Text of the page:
Obama, staying on attack, highlights consumer watchdog

WASHINGTON Fri Jan 6, 2012 5:09pm EST

President Barack Obama speaks as Richard Cordray, his appointed head of the Consumer Financial Protection Bureau, stands at his side during Obama's visit to the CFPB in Washington January 6, 2012.  REUTERS/Kevin Lamarque

President Barack Obama speaks as Richard Cordray, his appointed head of the Consumer Financial Protection Bureau, stands at his side during Obama's visit to the CFPB in Washington January 6, 2012.

Credit: Reuters/Kevin Lamarque

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WASHINGTON (Reuters) - President Barack Obama, on the attack against Republicans, visited his new consumer financial protection agency chief on Friday to praise the agency's mission while urging Congress to extend a payroll tax cut through the end of the year.

On the offensive in the first week of the presidential and congressional election year, Obama has sought to use the financial watchdog agency he created to underpin his campaign platform as a champion of the middle class running against a gridlocked Congress.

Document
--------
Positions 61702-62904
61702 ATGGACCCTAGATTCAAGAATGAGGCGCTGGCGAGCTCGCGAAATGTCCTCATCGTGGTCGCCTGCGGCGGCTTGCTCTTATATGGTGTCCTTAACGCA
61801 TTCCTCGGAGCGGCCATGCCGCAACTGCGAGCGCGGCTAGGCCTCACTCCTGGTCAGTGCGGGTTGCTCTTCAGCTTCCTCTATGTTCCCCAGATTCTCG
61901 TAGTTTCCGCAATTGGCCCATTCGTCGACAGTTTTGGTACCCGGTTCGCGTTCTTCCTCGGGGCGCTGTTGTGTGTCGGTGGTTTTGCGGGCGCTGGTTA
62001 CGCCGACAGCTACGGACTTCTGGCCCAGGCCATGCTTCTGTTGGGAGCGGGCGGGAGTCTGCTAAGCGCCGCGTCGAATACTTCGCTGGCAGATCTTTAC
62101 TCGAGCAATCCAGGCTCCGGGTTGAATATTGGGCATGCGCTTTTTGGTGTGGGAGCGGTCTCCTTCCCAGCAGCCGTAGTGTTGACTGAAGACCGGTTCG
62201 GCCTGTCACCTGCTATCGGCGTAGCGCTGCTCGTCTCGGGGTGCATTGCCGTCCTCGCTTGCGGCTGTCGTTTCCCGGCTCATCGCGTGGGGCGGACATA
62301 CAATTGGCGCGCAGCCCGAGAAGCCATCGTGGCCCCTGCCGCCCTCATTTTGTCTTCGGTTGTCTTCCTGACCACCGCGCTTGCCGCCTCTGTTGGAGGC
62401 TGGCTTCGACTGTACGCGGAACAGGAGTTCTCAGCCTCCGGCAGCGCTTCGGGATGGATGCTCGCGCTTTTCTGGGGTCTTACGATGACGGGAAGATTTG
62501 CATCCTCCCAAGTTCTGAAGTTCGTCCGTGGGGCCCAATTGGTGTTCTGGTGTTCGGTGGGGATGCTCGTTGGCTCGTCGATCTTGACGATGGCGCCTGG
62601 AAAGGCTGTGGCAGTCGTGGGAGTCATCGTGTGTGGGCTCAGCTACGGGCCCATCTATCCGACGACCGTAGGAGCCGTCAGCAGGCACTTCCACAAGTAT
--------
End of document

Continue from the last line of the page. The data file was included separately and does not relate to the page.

Obama's approval ratings have improved since he successfully pushed Republicans in the House of Representatives in December to accept a two-month extension of the payroll tax cut for 160 million Americans.

The White House wants to maintain that momentum, and Obama on Friday said Congress "should extend the middle class tax cut for all of this year to make sure we keep this (economic) recovery going."

Standing beside Richard Cordray, whom he appointed on Wednesday as director of the Consumer Financial Protection Bureau despite Senate Republicans' objections, Obama said the watchdog agency will shield ordinary Americans from being tricked by the financial industry.

"Every one of you here has a critical role to play in making sure that everybody plays by the same rules, to make sure that the big banks on Wall Street play by the same rules as community banks on Main Street," he said.

Republicans opposed Cordray and warned that the agency could hurt the U.S. economy by burdening the financial industry with red tape that would reduce hiring.

With Senate Republicans blocking the nomination, Obama moved to install Cordray while Congress was on its holiday break.

White House strategists hope the creation of the bureau will persuade voters that Obama is standing up for ordinary Americans, while Republicans side with big banks and the wealthy few.

"That's your mission, to make sure that the American people have somebody in their corner, that American consumers have somebody who's got their back," Obama said.

That populist message also taps into public anger toward big banks bailed out by U.S. taxpayers in 2008.

The consumer financial watchdog, a part of Obama's financial services industry overhaul, is designed to police the sort of excessive lending practices that contributed to the 2007-2009 subprime mortgage crisis and a severe U.S. recession.

(Additional reporting by Caren Bohan; Editing by Vicki Allen)

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